According to Lincoln Center's new LCT3 project at its slogan, it takes "New Audiences for New Artists." It also takes new critics, hence the establishment of Theater Talk's New Theater Corps in 2005, a way for up-and-coming theater writers and eager new theatergoers to get exposure to the ever-growing theater scene in New York City. Writers for the New Theater Corps are given the opportunity to immerse themselves in the off-off and off-Broadway theater scene, learning and giving back high-quality reviews at the same time. Driven by a passion and love of the arts, the New Theater Corps aims to identify, support, and grow the arts community, one show and one person at a time.

Monday, September 10, 2007

A New Television Arrives, Finally

A television personified bring vitality and spice to the lives of a disgruntled couple. Although this production is loud and exhausting, there are wonderful performances and the roundabout messages about today's media-saturated culture are poignant and effectively accusatory.

Kate Russell, Tom Pelphrey and Bryan Fenkart


Reviewed by Cindy Pierre

You know you've thought about it. That beloved Game Cube in your hands, or the iPod earbuds that are permanently glued to your ear. You can't live without them, but you're never satisfied because there's always a newer model. Ring a bell? Kevin Mandel explores the television's charming, brain-scrambling and hypnotic prowess in A New Television Arrives, Finally. Based on the very ornate language used to describe the most basic of television programming, it is easy to deduce that Mandel spent a great deal of time pondering the effects of images and radio waves on the frontal lobe. Like an inquisitive child, Mandel takes the TV apart, inspects all of its innards, figures out how they tick and puts it back together again in 90 minutes. And for a good part, his tinkering works.

Guiding Light alumnus Tom Pelphrey stars as the human television set that will perform for anyone who will submit to his instruction. Pelphrey is the American version of the TV, as British actor Victor Villar-Hauser shares the role with him on alternate nights. As the Television, Pelphrey is bombastic, commanding, and infinitely engrossing. He shows considerable range here, adopting various voices and postures to effect clicking channels. His pompadour coif and flashy red suit scream both Americana and Pet Detective. Mandel's dialogue for Television is two-thirds dense, and one-thirds nonsense, but it all comes together to demand a lot of preparation, skill and versatility from Pelphrey that he rises to accommodate.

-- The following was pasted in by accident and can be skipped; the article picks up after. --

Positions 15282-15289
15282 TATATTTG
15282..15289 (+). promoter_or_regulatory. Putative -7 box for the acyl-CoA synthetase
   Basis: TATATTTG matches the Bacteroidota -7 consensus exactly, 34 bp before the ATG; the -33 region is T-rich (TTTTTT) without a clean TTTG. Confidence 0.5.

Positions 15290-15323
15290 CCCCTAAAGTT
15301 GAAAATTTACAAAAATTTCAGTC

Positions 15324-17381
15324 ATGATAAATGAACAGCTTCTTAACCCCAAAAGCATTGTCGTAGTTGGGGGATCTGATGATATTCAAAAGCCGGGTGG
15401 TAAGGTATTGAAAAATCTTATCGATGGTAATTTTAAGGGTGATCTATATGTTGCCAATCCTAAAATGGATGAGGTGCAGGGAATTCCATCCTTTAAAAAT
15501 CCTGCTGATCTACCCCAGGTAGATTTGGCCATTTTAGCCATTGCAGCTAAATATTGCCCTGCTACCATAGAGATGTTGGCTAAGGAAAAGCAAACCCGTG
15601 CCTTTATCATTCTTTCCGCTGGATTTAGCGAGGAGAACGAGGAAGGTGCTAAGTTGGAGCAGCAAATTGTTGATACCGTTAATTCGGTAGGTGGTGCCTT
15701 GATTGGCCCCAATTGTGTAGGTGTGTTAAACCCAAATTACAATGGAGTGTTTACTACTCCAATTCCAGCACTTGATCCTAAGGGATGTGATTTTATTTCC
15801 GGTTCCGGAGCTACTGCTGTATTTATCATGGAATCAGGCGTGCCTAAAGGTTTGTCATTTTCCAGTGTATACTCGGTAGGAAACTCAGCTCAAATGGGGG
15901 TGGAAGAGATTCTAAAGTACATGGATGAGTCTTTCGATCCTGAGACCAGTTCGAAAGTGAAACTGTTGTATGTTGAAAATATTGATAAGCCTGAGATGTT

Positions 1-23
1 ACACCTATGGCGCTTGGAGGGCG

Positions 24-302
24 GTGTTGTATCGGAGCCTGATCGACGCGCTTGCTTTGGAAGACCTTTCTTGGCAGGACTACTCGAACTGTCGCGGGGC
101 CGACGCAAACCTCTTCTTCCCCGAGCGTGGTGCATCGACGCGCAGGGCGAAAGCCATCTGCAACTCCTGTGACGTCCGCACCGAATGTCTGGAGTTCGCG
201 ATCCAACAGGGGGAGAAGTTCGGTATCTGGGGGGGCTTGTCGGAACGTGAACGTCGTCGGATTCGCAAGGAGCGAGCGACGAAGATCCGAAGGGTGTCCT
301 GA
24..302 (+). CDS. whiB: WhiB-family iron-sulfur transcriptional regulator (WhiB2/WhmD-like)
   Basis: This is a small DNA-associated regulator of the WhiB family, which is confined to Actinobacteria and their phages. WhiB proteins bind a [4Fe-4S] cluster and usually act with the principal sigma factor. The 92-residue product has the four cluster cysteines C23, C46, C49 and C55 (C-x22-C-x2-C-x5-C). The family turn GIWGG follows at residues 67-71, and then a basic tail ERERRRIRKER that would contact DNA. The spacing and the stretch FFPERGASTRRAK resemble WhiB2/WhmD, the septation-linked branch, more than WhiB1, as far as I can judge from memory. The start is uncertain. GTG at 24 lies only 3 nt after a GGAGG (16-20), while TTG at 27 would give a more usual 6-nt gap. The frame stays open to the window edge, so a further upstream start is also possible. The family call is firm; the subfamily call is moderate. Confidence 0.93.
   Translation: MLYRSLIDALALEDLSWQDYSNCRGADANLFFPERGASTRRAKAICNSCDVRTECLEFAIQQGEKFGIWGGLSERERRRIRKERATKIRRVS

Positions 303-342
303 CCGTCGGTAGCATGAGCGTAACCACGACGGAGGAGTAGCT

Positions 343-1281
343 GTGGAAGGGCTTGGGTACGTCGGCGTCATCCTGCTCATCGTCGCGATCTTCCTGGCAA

The saps under his spell are Man (understudy and production manager Ari Vigoda), a mock-sick man that has been holed up in his apartment for 8 days, and Woman (Kate Russell), his 9-5er, unhappy fiance. All too ready to accept his new TV model, Man allows the walking and talking version to come into his home and suck out his brain. What's worse is, like a reverse Adam and Eve, he offers the eye-opening and brain-deadening fruit to his fiance. From there, the couple respond in a hyperactive way to a television that goes from jovial and nurturing to annoying and menacing.

Although the direction by Kevin Kittle elicits strong performances from the whole cast, the pace keeps returning to frenzied and boisterous like a boomerang even though it drags in certain spots. The very little quiet time, used only to demonstrate the devolved connection and passion between the couple, is sorely missed when the noise hits peak level. Although placing the Television set downstage allows the audience to witness the awe on the couple's faces, having the Television face the audience would have been a more effective way to remind them that they too are patrons of this culture monster and should examine their own reliance on gadgets. One cannot help but question why the Television does not have a TV Guide companion to deliver the programming while the Television itself waxes poetic on the importance of “love, love, love.” I am surprised that, due to the excessive attention that he pays to the telephone, Man is not lambasted for his betrayal to the Television. Television does, however, through some temper tantrums. Also, Man applies no logic to removing the Television from his apartment, trying to hoist it out with his might when he simply could have rolled Television out on the rolling table. And even though the audience needs to suspend disbelief about many things for this absurdist comedy, watching the Television drink water is too much to ignore.

Regardless of the imperfections, A New Television Arrives, Finally is clever, funny, and unique. It takes a look at a variety of things that audience members latch on to the TV for, everything from the raunchy (at one point, an elderly couple walked out of the performance when Television became a little too carnal) to the educational. Part cult leader, part mad scientist, and part gigolo, the television is definitely a boob tube in multiple ways. Flip on at your own risk.


Through September 30th. Theatre 54 at Shetler Studios, 12th Floor, 244 West 54th Street(Between Broadway and 8th Ave)New York, NY 10019 Ticket Price Info: $15.00
Order Tickets By Phone:800-838-3006

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